Since 2011 the team here at Marketing Sciences have been monitoring consumer sentiment towards digital wallets. In this year’s study we also look at features that drive appeal, concerns that could hinder take up – and which brands the UK consumer would trust as providers.
Now usually referred to as mobile wallets, as a PIN protected app on your smartphone they will hold digitised versions of your loyalty cards, vouchers, payment cards and travel card. Further into the future some might even hold your building access cards and ID card(s), although I think Passport Control will still prefer to see the original for a few years yet.
So, as an overall concept, does it have appeal? The answer is a resounding yes – and that appeal is broader than you might imagine.
We found that 66% would be ‘open to using mobile wallet’ on their phone. As you would expect this varied by age, with the sweet spot amongst 25-44 year olds (75% interest) – due to a likely combination of tech confidence allied to a desire to shop more smartly as they start earning and spending more; both for themselves and their family.
Interestingly we also found that 50% of the 65+ year old smartphone owners we surveyed also expressed openness to the mobile wallet concept. This is encouraging for a technology service and should serve as another reminder that older consumers should no longer be stereotyped or ignored as a legitimate customer group when it comes to mobile or digital services.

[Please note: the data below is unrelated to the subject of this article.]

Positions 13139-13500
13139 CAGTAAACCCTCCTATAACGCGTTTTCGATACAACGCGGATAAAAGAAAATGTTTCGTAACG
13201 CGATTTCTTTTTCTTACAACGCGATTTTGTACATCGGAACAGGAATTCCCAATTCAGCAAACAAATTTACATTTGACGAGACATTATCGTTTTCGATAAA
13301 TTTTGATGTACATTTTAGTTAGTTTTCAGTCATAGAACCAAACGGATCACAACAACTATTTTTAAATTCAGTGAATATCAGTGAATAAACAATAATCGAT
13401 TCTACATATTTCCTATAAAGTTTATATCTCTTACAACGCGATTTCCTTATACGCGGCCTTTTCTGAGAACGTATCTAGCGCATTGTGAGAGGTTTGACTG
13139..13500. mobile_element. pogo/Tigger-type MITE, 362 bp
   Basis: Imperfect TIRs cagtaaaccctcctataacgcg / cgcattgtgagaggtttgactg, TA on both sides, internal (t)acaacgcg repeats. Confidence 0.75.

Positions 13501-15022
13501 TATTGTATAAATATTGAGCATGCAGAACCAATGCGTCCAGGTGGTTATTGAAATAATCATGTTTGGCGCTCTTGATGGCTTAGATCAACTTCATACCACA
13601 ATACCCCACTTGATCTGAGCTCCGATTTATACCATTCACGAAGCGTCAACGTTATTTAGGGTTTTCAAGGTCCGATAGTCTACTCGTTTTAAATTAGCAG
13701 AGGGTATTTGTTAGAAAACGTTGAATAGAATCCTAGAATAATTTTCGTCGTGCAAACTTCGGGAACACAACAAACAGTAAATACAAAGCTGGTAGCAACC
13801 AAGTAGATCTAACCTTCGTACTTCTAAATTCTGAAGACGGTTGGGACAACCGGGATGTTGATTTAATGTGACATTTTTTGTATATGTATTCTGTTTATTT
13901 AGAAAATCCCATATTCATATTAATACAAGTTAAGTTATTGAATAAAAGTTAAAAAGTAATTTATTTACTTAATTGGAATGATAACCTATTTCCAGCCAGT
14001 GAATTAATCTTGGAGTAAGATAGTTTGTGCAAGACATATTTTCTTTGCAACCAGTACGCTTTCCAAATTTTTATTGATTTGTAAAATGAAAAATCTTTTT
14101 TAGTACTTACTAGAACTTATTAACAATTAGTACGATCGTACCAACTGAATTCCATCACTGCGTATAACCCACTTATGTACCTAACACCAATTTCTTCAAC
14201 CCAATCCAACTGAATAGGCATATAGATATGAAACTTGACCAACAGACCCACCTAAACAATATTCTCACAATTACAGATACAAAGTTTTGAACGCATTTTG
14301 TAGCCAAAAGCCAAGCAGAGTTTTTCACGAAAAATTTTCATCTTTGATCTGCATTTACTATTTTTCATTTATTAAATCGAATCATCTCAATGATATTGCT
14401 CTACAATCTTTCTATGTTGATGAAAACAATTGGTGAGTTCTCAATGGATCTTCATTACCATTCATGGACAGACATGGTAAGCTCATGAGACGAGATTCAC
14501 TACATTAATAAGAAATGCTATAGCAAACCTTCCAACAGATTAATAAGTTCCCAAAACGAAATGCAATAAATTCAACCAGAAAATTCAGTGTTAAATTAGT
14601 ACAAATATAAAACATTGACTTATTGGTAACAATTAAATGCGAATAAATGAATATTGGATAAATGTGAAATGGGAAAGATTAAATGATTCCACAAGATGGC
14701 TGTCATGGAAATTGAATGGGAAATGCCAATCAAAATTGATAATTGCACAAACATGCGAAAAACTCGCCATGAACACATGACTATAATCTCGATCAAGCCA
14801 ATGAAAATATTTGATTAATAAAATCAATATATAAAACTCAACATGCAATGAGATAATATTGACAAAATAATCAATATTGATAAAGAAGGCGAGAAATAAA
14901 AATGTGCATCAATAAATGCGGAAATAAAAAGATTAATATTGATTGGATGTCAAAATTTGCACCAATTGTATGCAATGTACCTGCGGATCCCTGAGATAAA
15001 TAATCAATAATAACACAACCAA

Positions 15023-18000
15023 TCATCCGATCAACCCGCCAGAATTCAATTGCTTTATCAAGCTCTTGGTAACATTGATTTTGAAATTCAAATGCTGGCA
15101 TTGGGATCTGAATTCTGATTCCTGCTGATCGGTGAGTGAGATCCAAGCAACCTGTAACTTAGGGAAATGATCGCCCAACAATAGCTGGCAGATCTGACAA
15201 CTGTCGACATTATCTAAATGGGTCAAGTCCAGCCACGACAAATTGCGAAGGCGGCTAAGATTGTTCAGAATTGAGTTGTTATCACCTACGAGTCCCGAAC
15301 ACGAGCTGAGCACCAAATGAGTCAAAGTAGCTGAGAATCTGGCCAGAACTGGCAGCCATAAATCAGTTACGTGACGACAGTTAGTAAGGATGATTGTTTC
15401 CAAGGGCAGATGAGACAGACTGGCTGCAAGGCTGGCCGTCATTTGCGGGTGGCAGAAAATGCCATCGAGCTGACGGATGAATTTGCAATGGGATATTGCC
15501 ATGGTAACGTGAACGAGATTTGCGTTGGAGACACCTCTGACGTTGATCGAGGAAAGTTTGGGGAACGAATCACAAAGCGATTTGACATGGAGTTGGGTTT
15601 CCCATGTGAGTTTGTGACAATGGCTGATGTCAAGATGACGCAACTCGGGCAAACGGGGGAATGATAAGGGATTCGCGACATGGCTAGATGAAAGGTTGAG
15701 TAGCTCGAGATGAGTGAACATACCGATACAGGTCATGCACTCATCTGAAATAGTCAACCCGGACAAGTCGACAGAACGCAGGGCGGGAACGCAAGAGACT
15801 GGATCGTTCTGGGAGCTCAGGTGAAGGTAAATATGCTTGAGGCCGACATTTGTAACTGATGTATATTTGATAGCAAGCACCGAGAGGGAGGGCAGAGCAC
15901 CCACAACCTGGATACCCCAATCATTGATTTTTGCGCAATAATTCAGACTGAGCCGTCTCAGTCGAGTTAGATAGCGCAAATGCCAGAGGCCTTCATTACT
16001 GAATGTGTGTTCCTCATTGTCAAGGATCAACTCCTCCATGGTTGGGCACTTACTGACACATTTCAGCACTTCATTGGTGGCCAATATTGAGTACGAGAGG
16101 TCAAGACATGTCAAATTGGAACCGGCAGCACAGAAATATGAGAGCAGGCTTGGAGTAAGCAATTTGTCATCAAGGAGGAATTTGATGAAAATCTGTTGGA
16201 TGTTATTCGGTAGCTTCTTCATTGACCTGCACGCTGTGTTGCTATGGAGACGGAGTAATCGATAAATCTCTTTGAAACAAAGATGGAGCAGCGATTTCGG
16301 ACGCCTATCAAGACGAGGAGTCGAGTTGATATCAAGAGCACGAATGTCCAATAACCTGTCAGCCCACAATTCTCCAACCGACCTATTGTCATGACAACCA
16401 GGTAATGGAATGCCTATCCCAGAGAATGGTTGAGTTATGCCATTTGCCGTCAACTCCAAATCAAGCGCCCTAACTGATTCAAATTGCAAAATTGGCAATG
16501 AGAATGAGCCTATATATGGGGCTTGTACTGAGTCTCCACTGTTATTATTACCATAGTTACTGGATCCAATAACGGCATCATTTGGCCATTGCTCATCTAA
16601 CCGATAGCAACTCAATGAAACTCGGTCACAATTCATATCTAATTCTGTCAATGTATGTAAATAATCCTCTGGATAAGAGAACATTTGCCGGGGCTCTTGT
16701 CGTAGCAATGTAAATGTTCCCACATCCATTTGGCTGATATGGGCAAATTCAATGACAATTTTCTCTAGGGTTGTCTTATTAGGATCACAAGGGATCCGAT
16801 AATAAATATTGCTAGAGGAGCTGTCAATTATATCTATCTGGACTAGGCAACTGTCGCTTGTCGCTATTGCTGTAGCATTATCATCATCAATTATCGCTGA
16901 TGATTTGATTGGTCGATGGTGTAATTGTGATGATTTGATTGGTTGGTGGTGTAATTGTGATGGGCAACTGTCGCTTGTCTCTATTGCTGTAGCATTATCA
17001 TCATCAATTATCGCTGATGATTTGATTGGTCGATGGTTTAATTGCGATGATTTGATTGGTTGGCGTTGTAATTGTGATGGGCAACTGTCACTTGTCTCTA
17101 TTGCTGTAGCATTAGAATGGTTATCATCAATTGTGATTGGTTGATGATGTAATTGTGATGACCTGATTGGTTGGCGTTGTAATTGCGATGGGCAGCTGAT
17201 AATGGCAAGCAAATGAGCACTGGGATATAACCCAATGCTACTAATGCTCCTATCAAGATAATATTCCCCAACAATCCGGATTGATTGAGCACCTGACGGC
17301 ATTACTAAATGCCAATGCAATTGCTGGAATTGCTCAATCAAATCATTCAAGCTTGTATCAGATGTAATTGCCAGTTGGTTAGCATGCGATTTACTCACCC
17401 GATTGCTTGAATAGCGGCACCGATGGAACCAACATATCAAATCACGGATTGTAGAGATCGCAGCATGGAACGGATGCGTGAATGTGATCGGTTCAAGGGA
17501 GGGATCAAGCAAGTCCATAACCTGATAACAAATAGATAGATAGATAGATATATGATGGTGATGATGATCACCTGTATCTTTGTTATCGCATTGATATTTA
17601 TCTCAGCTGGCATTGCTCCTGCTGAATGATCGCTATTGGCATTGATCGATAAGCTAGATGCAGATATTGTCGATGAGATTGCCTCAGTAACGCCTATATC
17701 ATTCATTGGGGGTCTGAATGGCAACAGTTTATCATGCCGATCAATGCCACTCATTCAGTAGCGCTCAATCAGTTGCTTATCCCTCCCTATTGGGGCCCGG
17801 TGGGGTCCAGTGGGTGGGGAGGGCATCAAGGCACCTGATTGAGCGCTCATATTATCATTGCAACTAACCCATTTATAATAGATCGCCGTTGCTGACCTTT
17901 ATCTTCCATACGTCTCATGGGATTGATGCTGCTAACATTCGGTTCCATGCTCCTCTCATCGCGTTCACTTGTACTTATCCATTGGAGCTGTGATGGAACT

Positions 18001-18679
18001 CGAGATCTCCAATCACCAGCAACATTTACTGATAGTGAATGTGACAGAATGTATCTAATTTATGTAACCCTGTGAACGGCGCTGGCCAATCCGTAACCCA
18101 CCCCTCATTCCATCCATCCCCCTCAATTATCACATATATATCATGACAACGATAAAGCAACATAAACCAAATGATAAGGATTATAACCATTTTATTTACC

Openness to using specific mobile wallet services
Contrary to what some might think, interest is not being driven by mobile payments but by the lure of digitised loyalty cards and vouchers. Consumers can easily imagine the benefit of freeing up space in the purse or wallet by leaving all those loyalty cards and paper vouchers at home.
The loyalty card feature is also appealing because there is little or no perceived risk from using mobile wallet in this way – it’s ‘win win’. And these two features have the best chance of helping mobile wallet with crossing the chasm from niche to mainstream as they appeal to a much wider group than mobile payments.
Mobile Wallet is coming…
It will not necessarily be about who is first to launch a full wallet service, but who can do it in a simple and easy way, ideally giving users control over payment limits, and with reassuringly visible (but not complex) security. And for tech brands – with clear backing from a finance brand.
It goes without saying that no provider will gain traction without support from the retailers, and although the NFC payment technology should work with existing contactless payment readers these still need to be rolled out more widely.
However, as important as being able to use mobile wallet in store will be its promotion by confident, informed staff (not always the case now) and positive word of mouth – that old fashioned human element.
It will be very interesting to see how the myriad providers slug it out in the coming wallet wars of 2014 and ‘15. As well as the financial institutions, we will be keeping a close eye on developments from WEVE and the networks, Google Wallet’s next iteration (and UK launch) and of course Apple, when they enter the fray with a full offer.
So, tell me – who’s your money on?
Please email RSnoxell@marketing-sciences.com to request the full report including coverage of mobile payments, barriers to adoption and who UK consumers would trust as a provider brand.Subscribe